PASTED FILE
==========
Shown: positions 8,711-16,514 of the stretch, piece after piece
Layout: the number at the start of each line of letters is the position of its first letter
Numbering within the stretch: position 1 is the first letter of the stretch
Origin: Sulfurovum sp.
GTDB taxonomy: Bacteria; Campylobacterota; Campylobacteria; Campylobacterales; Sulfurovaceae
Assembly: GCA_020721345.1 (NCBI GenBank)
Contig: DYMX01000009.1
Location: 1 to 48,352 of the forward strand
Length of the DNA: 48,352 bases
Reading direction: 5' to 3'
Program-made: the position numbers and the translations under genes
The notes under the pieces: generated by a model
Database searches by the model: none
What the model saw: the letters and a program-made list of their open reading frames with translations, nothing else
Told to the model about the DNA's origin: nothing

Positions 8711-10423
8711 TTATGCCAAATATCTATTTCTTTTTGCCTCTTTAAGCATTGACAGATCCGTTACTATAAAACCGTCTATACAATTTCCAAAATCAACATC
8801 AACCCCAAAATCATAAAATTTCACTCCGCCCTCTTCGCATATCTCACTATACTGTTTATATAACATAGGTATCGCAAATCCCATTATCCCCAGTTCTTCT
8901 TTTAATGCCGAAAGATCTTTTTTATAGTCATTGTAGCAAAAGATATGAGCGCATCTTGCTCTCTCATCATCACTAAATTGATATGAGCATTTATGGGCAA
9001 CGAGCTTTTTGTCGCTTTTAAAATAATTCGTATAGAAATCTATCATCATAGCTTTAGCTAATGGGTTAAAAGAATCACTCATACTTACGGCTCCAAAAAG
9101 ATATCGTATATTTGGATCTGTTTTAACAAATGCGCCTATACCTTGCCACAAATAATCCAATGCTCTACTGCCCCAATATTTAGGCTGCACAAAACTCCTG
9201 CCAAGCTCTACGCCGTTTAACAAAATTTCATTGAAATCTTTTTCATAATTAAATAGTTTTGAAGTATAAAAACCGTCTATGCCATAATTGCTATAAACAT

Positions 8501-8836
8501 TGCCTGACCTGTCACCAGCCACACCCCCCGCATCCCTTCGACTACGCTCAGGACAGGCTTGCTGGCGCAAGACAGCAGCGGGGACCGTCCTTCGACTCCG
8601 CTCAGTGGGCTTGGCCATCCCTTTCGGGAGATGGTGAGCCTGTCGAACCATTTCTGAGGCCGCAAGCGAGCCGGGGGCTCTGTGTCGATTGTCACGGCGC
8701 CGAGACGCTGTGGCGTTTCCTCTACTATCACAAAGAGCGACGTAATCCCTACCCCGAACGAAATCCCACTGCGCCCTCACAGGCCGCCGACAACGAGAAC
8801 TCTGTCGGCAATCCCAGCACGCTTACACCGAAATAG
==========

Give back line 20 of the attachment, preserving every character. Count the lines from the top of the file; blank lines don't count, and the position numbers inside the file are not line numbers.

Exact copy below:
9001 CGAGCTTTTTGTCGCTTTTAAAATAATTCGTATAGAAATCTATCATCATAGCTTTAGCTAATGGGTTAAAAGAATCACTCATACTTACGGCTCCAAAAAG